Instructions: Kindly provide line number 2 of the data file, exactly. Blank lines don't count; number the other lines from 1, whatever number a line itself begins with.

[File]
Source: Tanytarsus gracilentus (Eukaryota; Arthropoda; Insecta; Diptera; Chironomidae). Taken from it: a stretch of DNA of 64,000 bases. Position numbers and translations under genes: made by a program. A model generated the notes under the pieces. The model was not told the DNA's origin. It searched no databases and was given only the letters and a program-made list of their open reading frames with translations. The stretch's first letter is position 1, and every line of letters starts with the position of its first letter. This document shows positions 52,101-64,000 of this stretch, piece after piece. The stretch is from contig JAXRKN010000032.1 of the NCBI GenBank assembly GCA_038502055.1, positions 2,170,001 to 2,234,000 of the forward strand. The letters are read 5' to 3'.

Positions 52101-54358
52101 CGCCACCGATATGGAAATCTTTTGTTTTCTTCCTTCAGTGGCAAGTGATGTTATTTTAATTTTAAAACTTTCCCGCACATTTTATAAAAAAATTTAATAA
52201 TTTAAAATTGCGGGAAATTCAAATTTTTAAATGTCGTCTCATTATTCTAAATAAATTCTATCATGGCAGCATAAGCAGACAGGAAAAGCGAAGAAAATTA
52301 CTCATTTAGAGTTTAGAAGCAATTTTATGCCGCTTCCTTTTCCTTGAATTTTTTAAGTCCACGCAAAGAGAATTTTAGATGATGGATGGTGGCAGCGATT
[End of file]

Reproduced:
Positions 52101-54358